header spacer
Children's Medical Services - Special services for children with special needs
highlights left shadow
Happy baby; Text - Providing health care services that ensure our children start out healthy Four Medical Professionals; Text - Creating a place where health care professionals connect Four girls smiling; Text - Providing extraordinary care so children can lead ordinary lives
highlights right shadow
navigation left shadow home left spacer Home Tab family left spacer Families Tab provider left spacer Providers Tab Selected MMA left spacer Managed Medical Assistance Tab MMA right spacer spacer navigation right shadow
left menu shadow menu spacer content left spacer
content right spacer content right spacer

Module Two: Lesson Two

EINE Component #2: Functional Intervention Planning

Functional Intervention Planning is the second component in Dr. McWilliam's five-component model. In this slide, Dr. McWilliam explains that there are three purposes for functional intervention planning.

Press play to begin the video. If the video does not begin a few seconds after pressing play, you may need to download the latest version of Flash Player to view the presentations. If you are on a slow connection, or would prefer not to download flash, each multimedia piece has a text-only version you can view below.

Text version

Now, the reasons for paying attention to functional intervention planning are that we need to continue establishing a positive relationship with the family.

Second, we have to obtain the families' concrete priorities for the IFSP. And, this is actually difficult for a lot of families to do. If you ask families with the well intentioned question of "What are your main concerns for your child?", which we actually always start the routines based interview with, families will come up with something that's fairly vague, or they might just come up with one or two fairly general things that they want. They'll want their kid to be able to walk or to talk or be normal, or something like that. And the families are trying their best to answer the question, but it usually doesn't give us a solid goal to work on.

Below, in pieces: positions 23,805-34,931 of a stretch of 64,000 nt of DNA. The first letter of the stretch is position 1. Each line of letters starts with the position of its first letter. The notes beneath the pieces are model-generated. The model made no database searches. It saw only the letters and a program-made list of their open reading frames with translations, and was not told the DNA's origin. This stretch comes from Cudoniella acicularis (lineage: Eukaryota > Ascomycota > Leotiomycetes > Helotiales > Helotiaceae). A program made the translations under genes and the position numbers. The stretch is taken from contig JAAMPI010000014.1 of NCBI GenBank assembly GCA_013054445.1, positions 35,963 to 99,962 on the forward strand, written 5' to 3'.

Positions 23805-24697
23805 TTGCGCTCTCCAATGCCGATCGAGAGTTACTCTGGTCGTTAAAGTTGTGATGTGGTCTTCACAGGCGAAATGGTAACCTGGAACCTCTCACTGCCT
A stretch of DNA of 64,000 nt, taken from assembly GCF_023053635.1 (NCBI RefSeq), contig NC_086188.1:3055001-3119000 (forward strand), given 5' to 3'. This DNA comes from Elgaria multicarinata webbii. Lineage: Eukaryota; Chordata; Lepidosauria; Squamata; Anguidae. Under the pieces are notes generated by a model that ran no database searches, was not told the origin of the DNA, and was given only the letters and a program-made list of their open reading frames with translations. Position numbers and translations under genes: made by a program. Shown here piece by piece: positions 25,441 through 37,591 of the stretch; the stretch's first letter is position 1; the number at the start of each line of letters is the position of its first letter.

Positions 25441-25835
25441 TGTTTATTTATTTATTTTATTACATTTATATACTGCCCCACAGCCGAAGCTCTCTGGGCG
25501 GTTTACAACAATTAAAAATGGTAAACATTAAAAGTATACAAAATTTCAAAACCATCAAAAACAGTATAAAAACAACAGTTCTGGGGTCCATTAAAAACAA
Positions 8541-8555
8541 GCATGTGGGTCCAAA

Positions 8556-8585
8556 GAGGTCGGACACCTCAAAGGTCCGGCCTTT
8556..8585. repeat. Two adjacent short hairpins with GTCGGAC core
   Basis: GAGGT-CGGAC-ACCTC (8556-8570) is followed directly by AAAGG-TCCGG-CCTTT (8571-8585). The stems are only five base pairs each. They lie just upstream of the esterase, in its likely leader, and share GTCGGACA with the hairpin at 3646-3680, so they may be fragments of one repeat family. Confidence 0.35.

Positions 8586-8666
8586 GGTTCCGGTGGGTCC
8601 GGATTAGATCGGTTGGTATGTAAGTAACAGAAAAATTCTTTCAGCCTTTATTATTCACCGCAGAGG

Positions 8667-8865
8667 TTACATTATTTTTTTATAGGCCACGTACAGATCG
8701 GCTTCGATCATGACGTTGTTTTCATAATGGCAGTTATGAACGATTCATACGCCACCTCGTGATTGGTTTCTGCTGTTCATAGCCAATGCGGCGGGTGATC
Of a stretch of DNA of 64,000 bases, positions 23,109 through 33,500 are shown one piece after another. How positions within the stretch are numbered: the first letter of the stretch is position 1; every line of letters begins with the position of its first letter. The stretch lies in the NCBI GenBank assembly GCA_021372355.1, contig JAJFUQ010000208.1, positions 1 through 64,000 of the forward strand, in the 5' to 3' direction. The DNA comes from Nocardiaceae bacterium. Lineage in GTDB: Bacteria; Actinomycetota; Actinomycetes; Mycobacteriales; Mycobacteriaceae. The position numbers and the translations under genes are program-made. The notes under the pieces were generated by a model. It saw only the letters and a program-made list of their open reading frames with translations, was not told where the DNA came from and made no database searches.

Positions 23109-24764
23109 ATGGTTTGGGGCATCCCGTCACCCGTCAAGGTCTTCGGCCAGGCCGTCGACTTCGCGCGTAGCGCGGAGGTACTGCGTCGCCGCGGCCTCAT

And so, we need to help families out, and provide them with a structure that actually helps them to identify their own priorities. We also need to assess function and needs. In our evaluation processes, when we do evaluations that involve testing of children, we are assessing status. We're assessing what a kid can do at the time that we test them. As Uri Bronfenbrenner said, "It's strange people doing strange things with children in strange places, with strange objects".

Now you might be doing them in the home, which is not a strange place, but you understand that testing has a value because it gives you a number which helps determine eligibility for those children who are coming into the program on suspected delay, but that's it. It doesn't tell you anything useful about what to work on. That is all a socially constructed issue. That is, what's useful to work on is what's useful to the family and the child in the context of their everyday life.


Nextprevious | nextNext